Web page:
This little cloud image above was taken with my Android from my front porch here in Florida – got to love our skies! Used the Impression Pointillism II preset and made the follow changes to the preset: Stroke Brush Type 05, Brush Size 0.61, Paint Volume (Thickness) 0.27, Paint Opacity 1.00 (this really made the Impasto pop), Stroke Width -0.04, Stroke Length 0.11, Spill 0.14, and Smudge 0.05; and in Color the Blue Saturation and Lightness were adjusted to give the sky a little more interest. These settings are a little rough since they were developing some of the settings for the program at the time this image was created. But the important thing is that by changing the brush types and those sliders in the Stroke section, some really interesting looks can be achieved. In the above I was leaning toward the bluish tones for the sky so that is what was adjusted. I even love the little stroke effects in the bushes in the foreground. Back in Photoshop there was not much extra work done except to add a selective color adjustment layer (Colors Whites – Yellow -7%, Neutrals Black +5, and Blacks Magenta +4, Yellow +9, and Black -7) – sort of like adjusting blacks, midtones and whites in Levels. Last step was adding a Curves Adjustment Layer and a little more contrast into the light colors (pulled down just a little on corner at 3 – 1 in grid). I really like the results – especially just a little of the red tones peaking through the greenery. I had not even noticed that in the original image.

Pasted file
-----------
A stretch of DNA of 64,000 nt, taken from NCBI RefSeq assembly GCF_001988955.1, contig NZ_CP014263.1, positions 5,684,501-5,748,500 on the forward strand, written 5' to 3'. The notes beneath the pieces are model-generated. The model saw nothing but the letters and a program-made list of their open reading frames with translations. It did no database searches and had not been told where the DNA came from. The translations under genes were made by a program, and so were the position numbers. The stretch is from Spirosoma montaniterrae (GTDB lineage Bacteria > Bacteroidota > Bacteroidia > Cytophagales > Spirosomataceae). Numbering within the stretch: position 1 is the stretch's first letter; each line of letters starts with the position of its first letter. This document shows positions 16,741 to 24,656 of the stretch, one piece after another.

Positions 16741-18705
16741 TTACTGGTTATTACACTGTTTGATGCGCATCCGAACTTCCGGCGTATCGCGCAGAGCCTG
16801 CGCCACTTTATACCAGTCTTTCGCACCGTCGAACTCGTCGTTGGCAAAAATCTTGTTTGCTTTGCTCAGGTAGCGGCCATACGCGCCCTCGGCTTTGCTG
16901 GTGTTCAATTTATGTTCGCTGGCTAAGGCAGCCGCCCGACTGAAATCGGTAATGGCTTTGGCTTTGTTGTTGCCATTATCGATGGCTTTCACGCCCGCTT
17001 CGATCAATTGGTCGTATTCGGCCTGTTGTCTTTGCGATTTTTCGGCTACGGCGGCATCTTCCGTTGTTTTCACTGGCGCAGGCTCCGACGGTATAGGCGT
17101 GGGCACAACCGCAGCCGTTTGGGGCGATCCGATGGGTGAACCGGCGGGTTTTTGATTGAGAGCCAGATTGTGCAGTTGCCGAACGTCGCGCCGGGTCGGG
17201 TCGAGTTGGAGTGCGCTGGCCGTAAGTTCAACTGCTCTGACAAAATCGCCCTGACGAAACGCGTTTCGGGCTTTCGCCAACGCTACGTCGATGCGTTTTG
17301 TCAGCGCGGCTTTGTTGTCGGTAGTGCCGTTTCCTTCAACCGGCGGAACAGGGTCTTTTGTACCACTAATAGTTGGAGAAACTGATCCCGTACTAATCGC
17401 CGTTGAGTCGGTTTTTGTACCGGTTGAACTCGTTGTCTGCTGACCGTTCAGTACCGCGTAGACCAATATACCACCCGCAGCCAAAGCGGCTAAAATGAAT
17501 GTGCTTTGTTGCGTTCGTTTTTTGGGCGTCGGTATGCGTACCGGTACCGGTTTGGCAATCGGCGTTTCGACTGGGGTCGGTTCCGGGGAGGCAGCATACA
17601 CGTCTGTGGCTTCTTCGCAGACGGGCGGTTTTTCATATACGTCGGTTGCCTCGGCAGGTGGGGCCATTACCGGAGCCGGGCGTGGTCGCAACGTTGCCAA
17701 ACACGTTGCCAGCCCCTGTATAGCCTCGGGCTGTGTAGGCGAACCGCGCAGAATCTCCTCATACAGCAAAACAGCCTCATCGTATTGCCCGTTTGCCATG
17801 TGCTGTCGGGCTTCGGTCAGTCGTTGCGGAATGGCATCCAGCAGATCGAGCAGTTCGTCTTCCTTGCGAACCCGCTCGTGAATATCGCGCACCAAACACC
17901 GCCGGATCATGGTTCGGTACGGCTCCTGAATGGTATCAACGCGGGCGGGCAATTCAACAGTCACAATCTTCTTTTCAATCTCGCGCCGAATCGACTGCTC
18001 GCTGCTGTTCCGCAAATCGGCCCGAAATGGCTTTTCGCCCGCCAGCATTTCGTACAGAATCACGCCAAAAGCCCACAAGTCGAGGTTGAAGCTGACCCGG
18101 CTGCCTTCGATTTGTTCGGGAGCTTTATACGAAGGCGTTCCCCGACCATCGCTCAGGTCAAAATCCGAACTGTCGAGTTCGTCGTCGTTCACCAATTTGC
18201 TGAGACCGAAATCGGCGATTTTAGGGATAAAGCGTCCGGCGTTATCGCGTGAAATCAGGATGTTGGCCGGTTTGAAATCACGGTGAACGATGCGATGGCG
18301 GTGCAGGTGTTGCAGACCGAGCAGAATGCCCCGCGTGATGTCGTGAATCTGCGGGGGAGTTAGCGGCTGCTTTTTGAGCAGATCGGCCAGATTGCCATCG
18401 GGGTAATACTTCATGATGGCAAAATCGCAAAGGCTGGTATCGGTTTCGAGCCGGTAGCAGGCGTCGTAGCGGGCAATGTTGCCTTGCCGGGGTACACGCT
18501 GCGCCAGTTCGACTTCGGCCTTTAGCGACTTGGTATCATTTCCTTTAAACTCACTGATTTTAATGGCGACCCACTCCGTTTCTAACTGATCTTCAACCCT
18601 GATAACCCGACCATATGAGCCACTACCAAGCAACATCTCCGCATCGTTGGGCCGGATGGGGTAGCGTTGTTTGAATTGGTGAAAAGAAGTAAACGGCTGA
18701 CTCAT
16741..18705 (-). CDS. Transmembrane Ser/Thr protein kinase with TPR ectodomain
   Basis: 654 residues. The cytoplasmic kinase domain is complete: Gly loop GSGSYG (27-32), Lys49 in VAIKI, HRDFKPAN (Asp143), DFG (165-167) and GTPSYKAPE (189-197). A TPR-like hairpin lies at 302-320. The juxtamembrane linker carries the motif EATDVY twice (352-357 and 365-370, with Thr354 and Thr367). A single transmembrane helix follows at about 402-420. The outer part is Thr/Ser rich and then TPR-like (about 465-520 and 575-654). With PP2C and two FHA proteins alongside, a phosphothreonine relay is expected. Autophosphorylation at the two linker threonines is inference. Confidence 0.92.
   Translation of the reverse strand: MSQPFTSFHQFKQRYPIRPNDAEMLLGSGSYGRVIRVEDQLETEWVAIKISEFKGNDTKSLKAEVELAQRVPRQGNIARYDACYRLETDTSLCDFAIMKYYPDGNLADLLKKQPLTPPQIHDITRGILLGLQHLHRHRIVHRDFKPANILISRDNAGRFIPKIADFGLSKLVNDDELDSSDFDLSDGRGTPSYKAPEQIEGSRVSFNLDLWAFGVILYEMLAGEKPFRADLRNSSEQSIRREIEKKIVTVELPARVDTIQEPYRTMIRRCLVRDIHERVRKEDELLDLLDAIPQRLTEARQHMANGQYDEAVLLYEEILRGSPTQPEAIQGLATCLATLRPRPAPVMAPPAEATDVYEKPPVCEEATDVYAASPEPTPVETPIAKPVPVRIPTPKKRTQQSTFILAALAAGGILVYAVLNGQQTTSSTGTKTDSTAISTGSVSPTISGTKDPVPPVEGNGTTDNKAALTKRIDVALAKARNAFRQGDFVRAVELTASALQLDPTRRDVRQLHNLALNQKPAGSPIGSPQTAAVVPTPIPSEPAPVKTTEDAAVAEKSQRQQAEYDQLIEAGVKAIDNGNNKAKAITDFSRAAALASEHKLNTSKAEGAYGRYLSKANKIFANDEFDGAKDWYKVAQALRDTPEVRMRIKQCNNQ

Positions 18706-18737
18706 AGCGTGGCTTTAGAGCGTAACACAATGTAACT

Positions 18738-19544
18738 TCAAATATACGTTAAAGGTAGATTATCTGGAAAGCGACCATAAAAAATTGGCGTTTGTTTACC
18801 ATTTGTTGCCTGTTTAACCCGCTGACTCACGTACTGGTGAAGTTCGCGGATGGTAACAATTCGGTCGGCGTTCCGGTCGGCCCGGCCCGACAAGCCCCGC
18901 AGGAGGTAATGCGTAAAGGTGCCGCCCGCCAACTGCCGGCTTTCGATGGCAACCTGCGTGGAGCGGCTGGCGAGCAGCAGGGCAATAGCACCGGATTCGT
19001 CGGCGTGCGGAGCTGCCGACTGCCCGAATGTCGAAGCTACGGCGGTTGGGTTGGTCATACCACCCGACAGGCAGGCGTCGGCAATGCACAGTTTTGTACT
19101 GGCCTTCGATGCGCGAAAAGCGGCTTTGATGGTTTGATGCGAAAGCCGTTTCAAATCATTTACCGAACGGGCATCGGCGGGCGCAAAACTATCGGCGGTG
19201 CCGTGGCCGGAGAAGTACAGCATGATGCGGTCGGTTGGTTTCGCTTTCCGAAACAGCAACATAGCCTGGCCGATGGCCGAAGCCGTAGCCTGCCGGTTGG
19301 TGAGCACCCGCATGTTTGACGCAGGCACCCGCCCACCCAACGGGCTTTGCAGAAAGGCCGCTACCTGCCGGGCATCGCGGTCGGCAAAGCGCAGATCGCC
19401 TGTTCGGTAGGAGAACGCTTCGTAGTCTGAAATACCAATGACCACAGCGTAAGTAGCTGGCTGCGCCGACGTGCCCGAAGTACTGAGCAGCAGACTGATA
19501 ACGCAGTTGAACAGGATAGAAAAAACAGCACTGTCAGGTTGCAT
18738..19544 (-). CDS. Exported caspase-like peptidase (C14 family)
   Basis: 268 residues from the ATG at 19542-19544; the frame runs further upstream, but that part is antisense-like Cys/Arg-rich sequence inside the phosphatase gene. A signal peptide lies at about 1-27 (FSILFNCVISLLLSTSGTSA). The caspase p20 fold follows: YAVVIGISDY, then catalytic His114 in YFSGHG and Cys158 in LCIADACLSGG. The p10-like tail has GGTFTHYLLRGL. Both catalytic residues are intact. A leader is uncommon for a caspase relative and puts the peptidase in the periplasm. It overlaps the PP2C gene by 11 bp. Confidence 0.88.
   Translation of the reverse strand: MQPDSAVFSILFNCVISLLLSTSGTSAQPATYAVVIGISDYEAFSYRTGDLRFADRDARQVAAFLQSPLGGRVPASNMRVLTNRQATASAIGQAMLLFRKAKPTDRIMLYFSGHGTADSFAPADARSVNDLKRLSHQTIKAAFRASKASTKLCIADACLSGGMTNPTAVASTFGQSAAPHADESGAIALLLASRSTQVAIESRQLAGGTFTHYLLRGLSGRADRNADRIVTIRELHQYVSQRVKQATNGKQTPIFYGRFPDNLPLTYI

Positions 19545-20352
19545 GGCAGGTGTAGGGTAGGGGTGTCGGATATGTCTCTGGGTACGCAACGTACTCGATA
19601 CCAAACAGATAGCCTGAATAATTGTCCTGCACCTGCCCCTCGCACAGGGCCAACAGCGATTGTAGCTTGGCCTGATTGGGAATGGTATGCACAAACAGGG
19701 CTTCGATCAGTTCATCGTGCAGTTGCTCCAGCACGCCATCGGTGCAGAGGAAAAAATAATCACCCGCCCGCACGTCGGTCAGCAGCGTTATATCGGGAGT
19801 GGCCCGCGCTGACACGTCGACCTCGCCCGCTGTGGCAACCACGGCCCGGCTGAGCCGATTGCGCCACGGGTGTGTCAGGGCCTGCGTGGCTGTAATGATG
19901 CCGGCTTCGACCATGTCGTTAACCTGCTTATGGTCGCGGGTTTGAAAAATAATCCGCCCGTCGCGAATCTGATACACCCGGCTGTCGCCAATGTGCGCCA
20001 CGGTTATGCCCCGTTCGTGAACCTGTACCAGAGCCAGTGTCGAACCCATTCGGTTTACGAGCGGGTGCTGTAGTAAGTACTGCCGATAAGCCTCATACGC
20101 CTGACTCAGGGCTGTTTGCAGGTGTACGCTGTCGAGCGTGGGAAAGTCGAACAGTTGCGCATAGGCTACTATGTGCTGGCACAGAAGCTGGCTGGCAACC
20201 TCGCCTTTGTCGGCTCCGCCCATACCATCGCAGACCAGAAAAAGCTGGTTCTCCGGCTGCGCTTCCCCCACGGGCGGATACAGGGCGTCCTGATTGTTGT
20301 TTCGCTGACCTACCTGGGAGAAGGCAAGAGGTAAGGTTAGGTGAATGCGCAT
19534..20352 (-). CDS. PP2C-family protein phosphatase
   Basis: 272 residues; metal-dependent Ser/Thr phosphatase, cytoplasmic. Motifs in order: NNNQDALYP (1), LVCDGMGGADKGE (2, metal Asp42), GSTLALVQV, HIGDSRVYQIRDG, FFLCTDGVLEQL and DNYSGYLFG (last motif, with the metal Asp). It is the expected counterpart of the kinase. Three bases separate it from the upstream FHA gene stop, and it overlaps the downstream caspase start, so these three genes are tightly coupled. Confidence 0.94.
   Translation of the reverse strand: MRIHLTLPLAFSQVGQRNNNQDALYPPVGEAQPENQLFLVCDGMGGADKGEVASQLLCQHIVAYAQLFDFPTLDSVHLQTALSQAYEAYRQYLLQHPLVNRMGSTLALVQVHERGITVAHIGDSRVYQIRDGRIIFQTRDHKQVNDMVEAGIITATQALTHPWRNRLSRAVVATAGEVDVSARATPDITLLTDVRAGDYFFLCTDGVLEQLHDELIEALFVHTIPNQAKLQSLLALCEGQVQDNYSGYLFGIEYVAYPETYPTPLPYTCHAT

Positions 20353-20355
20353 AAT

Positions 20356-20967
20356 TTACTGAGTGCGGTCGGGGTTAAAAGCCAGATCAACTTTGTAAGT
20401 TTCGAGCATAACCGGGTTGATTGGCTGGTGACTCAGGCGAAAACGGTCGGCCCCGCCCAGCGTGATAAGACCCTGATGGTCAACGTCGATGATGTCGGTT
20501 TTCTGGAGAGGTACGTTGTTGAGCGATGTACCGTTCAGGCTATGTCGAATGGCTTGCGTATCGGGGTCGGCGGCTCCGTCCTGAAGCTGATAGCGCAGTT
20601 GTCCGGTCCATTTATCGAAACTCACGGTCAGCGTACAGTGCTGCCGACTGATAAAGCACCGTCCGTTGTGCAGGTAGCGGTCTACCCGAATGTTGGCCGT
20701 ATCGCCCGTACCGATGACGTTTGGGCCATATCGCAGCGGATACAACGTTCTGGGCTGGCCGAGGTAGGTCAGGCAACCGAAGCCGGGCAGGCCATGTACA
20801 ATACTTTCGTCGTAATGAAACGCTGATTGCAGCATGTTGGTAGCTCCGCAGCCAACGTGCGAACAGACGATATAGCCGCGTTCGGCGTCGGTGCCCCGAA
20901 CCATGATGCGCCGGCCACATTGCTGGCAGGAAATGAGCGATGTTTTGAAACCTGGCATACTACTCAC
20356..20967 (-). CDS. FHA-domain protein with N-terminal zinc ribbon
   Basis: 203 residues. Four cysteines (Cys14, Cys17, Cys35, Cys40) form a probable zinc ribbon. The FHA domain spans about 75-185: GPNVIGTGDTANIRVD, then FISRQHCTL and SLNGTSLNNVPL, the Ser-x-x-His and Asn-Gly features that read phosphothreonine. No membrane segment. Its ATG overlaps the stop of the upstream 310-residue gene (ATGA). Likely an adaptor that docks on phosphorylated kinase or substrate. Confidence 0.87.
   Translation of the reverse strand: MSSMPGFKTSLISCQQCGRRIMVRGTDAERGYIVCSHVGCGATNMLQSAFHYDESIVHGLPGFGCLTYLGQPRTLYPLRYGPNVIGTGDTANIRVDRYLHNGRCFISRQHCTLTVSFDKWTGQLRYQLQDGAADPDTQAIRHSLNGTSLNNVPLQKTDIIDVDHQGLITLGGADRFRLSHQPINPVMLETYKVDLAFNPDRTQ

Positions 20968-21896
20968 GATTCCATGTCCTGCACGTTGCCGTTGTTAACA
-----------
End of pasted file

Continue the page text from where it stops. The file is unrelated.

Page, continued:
These daisies were taken on the Living With the Land ride at Epcot in Disney World, Orlando, Florida. I just love yellow daisies! I wanted to create an image reminiscent of Van Gogh’s Tournesols (Sunflowers) image although a Van Gogh preset was not used, but instead the Impasto I preset. In Lightroom Seim’s (see sidebar at my Tidbits Blog for website link) Supertone EQ X preset and Hill and Lucas preset were applied. In Photoshop a little clean up was done to the edges and Topaz Impression plug-in was opened. These settings were changed in the preset: Stroke section: Brush Type 05 – for some reason I like this brush for the heavy painted look, Brush Size 0.61 – the larger the number the more painterly it looks, Paint Volume 0.76 – how see through is the effect, Stroke Width -0.34 – at +1 more of a scribble and -1 more realistic – I wanted a slightly realistic look here, Stroke Length 0.19, Spill 0.27 – set to 1 it will spill over the edge, Smudge 0.18 – I am using the very sparingly as it has a bit of the Oil Paint Filter look to it and I do not love that effect all the time, and Coverage 1.00 – do not care for the edging look at this time – if you reduce to less than +1 a Transition slider will appear; Color section Overall Saturation 0.17 and Lightness 0.06, Red Hue 0.29 and Saturation 0.10, Orange Saturation 01.0, Yellow Hue -0.10 and Saturation 0.11, and Green Hue 0.19; Lighting section Brightness 0, Contrast 0.92, and Vignette 0 – Light direction x-0.32 y0.60; and Texture section was left alone. After using the plug-in, I did a little clean up on a New Layer in areas that were a bit overdone, and added a Levels Adjustment Layer to bring back just a little contrast. The last step was on a stamped layer (CTRL+ALT+SHIFT+E) where Nik Viveza 2 was used to just saturate that middle flower a bit to draw the eye to it. This could just as easily be done using Camera Raw’s Radial Filter. It was a really fun working on this image.